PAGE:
The architecture of the building has also written itself into the very compositional structure of Zahalka’s images. Like the building itself all of her images are strictly symmetrical and organised around a central axis which drives itself straight through the middle of her photographs. Some of her images are even bicameral like our Parliament house. The panoramas, made by digitally gluing several separate exposures together, seem to conjoin two visual halves into one unified image; and one image of the Parliamentary Library, made from two adjacent points of view, allows us to look down two bookshelf aisles at once.
There has always been a tableau-like quality to Zahalka’s photographs. For example in her series Welcome to Sydney, 2002, commissioned by Sydney Airport, new migrants to Sydney from different countries were posed against panoramic Sydney skylines as though they were giant postcards. Within the rectilinear pyramids of these Parliament House images the staff are arranged like actors on a well-lit stage waiting for the curtain to rise. Working with her subjects, Zahalka posed them in their work-settings, sometimes art-directing the furniture and ornaments, and sometimes styling vital details such as the orange electrical lead of the cleaner’s vacuum-cleaner which leads our eye in as it snakes across the carpet of the Prime Minister’s suite. As Zahalka works on the digital files after they had been captured she further controlled the final image.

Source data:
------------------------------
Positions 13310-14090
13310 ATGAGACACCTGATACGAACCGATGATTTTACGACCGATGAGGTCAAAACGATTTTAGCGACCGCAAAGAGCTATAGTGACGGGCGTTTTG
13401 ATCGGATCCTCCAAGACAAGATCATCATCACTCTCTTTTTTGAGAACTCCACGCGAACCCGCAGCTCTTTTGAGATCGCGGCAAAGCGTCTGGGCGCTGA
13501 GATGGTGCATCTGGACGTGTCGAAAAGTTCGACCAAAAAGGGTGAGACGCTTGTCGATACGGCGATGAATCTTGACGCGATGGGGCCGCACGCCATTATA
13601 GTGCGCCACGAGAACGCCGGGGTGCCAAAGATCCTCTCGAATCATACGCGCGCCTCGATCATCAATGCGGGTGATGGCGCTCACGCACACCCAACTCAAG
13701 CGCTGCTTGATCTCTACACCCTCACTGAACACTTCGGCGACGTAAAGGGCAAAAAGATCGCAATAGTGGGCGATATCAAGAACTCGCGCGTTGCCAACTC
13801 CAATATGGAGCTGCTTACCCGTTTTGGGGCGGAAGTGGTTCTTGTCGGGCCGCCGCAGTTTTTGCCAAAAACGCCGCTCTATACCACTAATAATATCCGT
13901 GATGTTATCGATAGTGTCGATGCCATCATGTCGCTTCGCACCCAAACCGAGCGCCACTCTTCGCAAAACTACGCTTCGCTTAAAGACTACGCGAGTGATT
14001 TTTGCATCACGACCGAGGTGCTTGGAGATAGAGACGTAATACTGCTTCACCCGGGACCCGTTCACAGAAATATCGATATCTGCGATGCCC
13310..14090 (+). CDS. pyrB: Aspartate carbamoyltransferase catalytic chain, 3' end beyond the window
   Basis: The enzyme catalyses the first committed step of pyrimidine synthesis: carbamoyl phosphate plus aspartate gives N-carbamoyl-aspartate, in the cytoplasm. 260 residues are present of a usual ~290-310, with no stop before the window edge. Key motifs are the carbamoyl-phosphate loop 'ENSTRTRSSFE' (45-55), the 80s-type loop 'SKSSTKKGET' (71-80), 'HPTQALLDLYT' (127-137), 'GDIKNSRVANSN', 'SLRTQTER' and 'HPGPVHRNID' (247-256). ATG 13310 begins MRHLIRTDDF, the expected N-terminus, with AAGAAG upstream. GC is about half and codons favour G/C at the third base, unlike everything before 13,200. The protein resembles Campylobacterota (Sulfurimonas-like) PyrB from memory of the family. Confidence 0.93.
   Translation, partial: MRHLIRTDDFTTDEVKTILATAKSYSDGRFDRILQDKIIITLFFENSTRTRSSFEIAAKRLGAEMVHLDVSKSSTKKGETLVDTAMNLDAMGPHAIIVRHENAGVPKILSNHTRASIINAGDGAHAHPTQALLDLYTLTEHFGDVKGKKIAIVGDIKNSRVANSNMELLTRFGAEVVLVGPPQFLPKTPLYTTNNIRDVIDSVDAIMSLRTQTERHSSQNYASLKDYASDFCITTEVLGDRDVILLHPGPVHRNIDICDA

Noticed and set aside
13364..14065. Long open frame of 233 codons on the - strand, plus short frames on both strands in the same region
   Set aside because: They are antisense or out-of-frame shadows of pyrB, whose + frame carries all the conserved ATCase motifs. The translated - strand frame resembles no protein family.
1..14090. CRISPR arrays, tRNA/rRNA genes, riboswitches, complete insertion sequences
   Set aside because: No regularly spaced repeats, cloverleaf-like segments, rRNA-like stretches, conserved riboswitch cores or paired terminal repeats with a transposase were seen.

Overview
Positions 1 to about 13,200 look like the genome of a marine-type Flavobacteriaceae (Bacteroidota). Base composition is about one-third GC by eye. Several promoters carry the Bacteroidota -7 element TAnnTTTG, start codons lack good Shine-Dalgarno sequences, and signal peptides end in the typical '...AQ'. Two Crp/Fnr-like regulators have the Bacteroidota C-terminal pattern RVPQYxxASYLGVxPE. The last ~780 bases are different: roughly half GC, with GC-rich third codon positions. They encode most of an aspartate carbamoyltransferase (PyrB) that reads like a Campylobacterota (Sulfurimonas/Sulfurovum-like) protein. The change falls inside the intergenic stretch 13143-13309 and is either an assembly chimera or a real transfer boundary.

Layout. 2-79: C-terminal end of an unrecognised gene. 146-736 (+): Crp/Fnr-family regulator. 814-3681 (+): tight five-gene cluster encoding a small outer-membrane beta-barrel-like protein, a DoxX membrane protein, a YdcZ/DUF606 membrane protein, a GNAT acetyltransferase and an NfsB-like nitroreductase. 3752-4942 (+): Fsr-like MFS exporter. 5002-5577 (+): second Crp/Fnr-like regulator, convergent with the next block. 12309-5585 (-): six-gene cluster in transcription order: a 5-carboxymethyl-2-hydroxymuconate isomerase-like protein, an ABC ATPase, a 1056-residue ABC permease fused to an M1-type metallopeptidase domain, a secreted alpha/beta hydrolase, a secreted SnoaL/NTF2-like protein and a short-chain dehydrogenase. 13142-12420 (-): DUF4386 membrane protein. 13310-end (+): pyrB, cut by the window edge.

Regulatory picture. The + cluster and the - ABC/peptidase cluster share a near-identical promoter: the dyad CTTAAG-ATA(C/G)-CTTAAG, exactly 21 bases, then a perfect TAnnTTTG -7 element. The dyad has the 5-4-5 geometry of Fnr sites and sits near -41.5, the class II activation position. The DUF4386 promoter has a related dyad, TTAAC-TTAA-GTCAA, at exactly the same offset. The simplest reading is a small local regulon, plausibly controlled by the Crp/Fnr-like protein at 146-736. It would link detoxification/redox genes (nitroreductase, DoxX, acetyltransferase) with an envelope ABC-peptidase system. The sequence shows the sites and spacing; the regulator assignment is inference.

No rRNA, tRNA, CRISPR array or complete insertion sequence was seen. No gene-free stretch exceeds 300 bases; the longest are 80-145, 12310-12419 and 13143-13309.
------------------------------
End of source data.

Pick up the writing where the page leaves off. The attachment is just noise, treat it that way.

This sense of the choreographed enactment of dignified work, rather than the instantaneous grabbing of workers from the midst of the mundanity of their labours, is not new in Australian photography. The photography of Wolfgang Sievers is another precedent to Zahalka’s approach. (Sievers did not participate in the 1980s Parliament House Construction Photography Project, though his contemporaries Max Dupain and David Moore did.) Sievers built his reputation constructing elaborate promotional photographs in factories, from which the worker-subjects were often sent home for clean shirts, shaved and cleaned-up, and posed as though they were masters of their machinery, which was dramatically lit against darkness. In front of Sievers’ camera even the grottiest factory looked dramatic, and the most grueling work felt heroic. No wonder Sievers’ photographs, originally taken to promote individual businesses, eventually became iconic images for Australia as a whole. Although not as extreme and artificial as this, Zahalka’s photographs do endow the staff of Parliament House with worth and national value. The image of the pond cleaner scrubbing the bottom of the ceremonial pond in the House’s forecourt, as the hose loops around his legs like a lazy eel, is not ironic. All edifices, no matter how grand, and all institutions, no matter how complex, require dedicated staff from top to bottom, and from outer perimeter garden to inner sanctum. All play their part. Even the cabinet table, around which crucial decisions will shortly be made ‘in camera’, needs to be cleaned, by somebody.
With a formally tuned, but visually witty, sensibility Zahalka has documented these diverse staff members in their diverse work environments; describing, twenty-five years after it was built, Parliament House not as simply a piece of architecture, and not as simply the seat of our government, but as a place, a symbiosis of people, power and architecture.